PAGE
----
WCCO is celebrating Black History Month throughout February by highlighting Black Minnesota leaders or exploring systemic issues still needing addressal today. Sloane Martin explores the Twin Cities disparity of Black homeownership through the lens of a Black real estate agent:
According to Minnesota Compass, Minnesota has one of the worst disparities of Black and white homeownership in the nation with a 24 to 77% homeownership gap. Minneapolis is cited as one of the worst among metro areas with at least 1 million people.
Racist practices including redlining and racial covenants in deeds in the first half of the 20th Century followed by predatory lending targeting Black families are foundational to the ignominious data. It’s prevented generations of Black families from building wealth to pass down.
“If we can have a piece of the pie and we’re homeowners, it’s going to give us more of a positive impact within our communities, it's going to give us a positive impact within our family structure, it’s going to give us that positive impact through generations after us,” Trent Bowman, local chapter president for the National Association for Real Estate Brokers, said.
Bowman said biases persist to this day from realtors to banks to neighbors.
“We have to start looking in the mirror and asking ourselves, am I a part of the same hypocrisy that was going on in the 20th Century and the history, or am I, as a person that is not of-color willing to make that change? I’m not afraid if a person of color comes and lives in my neighborhood. And as a real estate agent, I shouldn’t steer or I shouldn’t tell somebody that is selling their property, ‘Don’t sell to this particular individual or this particular race of people because it’s going to bring your property values down,’” Bowman said.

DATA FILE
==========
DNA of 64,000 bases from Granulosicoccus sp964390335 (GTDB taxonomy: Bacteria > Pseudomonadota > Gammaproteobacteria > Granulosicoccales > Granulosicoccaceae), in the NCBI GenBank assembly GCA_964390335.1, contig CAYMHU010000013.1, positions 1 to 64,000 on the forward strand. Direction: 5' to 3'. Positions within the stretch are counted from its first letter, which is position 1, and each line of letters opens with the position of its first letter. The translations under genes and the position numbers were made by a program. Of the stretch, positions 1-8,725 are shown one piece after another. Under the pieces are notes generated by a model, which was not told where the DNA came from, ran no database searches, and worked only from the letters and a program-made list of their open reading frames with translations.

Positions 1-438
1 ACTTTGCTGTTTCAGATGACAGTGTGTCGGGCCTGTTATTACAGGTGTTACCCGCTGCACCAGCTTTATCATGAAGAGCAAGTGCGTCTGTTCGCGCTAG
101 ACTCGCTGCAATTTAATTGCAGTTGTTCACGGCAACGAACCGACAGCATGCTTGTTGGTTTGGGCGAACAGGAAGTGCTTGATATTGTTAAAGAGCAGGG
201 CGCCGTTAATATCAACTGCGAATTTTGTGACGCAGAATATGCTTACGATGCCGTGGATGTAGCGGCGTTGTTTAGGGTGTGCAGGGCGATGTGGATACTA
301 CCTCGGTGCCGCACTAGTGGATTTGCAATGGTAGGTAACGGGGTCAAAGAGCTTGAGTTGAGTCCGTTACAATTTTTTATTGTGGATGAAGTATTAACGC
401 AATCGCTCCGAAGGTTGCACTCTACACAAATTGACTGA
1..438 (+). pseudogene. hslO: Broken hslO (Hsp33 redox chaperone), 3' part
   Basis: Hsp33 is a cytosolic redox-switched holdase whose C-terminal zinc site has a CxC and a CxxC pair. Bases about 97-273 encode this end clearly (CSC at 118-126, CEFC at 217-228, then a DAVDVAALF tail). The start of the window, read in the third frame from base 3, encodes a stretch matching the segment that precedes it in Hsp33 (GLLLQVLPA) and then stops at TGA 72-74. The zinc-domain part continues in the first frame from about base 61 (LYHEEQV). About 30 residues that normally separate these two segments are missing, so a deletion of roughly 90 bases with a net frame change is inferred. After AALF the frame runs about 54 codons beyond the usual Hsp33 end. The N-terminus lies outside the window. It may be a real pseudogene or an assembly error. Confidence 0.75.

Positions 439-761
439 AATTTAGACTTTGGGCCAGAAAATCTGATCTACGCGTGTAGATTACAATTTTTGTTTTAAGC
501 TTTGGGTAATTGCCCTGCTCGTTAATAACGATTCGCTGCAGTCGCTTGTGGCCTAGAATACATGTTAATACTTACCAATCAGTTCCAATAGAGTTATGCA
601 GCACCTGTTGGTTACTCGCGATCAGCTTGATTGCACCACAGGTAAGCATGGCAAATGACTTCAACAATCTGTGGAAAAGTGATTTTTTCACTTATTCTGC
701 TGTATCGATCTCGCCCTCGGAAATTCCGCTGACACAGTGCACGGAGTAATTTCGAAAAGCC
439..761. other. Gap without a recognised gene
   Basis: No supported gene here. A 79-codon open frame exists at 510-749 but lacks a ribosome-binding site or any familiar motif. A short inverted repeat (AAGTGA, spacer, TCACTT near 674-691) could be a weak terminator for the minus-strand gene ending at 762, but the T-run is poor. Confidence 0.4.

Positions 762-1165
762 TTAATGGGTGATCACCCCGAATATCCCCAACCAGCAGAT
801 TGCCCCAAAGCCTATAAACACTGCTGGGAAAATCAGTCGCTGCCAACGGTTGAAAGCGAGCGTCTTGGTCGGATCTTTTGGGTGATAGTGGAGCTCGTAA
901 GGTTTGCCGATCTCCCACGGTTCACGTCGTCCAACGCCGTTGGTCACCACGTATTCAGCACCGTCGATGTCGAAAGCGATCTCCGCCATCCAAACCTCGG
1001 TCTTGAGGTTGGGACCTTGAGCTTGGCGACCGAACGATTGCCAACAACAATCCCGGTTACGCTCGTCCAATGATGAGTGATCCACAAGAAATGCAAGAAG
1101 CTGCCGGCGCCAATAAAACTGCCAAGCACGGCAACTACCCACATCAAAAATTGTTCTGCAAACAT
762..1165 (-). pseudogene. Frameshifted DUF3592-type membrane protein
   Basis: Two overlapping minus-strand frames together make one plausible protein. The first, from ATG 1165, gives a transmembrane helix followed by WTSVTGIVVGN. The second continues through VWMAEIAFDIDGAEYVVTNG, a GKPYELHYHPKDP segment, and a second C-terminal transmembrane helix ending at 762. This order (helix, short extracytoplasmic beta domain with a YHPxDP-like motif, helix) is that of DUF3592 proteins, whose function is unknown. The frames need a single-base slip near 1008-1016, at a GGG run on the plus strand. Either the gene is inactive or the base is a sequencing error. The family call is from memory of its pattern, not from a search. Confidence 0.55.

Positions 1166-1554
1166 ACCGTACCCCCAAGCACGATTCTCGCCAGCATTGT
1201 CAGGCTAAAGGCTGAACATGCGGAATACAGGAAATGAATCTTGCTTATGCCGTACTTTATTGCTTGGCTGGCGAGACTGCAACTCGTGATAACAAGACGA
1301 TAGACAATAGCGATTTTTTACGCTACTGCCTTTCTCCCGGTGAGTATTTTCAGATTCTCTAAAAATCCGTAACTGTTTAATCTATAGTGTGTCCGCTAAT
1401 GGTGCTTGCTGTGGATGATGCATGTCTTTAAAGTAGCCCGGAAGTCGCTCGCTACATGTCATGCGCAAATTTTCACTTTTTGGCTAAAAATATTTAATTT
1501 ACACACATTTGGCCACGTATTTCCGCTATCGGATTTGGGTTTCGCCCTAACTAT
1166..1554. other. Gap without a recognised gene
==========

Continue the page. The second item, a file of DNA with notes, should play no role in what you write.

The path to homeownership starts with good credit and employment stability, but Bowman says Black people shouldn’t be deterred thinking they need a 20% down payment.
“You can buy a house with as little as 3% down, and sometimes, based on the programs that are available out there, the down payment assistance programs that are out there, you can possibly get into a home with as little as $1,000,” Bowman said.
Bowman said nonprofits such as Project for Pride in Living, PRG, and Urban League Twin Cities are valuable resources for first-time homebuyers, but research is needed.
“FHA is probably the No. 1 product that most people in the BIPOC community get pre-approved for,” Bowman said. “I’m not saying FHA is a bad product because it’s a great product, but it ain’t the only product. Give yourself options. And the only way you give yourself options is by having the higher credit scores, job stability and assets. Even though you may not have to use all of those assets, it still gives you strength when it comes to that pre-qualification.”
The Mapping Prejudice project at the University of Minnesota examines where racial covenants were instituted in the Twin Cities in the 20th Century. The maps too often match up to current housing segregation today.
Through data, archives and property records, they weave stories of neighbors banning together to force out Black homeowners in Linden Hills to the history of Edmund Boulevard along the Mississippi River in Minneapolis, named after the man who introduced racial covenants to the Twin Cities.
“If we don’t understand our history, how can we do better in the present so we can leave our kids something stronger in the future?” Bowman asked. If this doesn’t change, this whole systemic thing is going to continue to keep happening if we don’t start changing as a people and we don’t start changing as individuals.”